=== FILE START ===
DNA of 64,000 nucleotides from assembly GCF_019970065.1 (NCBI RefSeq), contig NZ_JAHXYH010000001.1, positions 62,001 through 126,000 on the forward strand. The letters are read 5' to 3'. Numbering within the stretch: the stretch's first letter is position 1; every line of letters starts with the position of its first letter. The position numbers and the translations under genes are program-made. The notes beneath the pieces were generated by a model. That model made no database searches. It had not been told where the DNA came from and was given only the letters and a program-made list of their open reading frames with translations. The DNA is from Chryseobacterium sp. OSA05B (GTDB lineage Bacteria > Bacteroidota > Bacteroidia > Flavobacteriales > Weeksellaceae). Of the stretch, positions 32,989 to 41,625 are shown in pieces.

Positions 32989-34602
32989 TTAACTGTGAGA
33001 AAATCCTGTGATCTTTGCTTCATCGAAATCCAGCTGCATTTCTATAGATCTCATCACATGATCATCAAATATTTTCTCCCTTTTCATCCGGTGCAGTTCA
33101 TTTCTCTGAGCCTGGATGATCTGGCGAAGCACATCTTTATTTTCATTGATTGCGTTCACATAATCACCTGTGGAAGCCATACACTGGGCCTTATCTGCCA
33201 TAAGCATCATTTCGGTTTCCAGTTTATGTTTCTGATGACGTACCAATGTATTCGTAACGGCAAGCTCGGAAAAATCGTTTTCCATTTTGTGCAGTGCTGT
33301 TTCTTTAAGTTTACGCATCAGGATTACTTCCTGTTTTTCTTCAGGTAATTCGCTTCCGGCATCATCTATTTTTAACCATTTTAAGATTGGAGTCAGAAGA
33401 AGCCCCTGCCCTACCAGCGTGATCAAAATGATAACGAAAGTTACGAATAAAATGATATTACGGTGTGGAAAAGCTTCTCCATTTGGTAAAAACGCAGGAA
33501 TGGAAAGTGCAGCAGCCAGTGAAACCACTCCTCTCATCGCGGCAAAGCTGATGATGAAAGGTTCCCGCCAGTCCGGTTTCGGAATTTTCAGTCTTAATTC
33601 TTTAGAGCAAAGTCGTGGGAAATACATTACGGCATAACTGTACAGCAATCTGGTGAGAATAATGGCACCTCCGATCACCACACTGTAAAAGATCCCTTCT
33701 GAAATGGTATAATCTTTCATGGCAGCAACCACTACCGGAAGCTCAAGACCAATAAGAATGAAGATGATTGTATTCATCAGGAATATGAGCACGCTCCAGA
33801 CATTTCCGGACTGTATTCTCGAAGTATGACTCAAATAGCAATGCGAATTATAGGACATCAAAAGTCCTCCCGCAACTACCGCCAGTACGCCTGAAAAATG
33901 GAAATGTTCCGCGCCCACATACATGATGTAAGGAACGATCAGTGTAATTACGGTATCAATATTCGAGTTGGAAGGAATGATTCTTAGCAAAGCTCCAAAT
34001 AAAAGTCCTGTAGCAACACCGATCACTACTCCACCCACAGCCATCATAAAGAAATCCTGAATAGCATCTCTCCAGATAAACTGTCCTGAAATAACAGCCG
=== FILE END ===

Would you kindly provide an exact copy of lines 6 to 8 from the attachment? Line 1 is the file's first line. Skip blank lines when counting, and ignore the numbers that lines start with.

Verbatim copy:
33201 TAAGCATCATTTCGGTTTCCAGTTTATGTTTCTGATGACGTACCAATGTATTCGTAACGGCAAGCTCGGAAAAATCGTTTTCCATTTTGTGCAGTGCTGT
33301 TTCTTTAAGTTTACGCATCAGGATTACTTCCTGTTTTTCTTCAGGTAATTCGCTTCCGGCATCATCTATTTTTAACCATTTTAAGATTGGAGTCAGAAGA
33401 AGCCCCTGCCCTACCAGCGTGATCAAAATGATAACGAAAGTTACGAATAAAATGATATTACGGTGTGGAAAAGCTTCTCCATTTGGTAAAAACGCAGGAA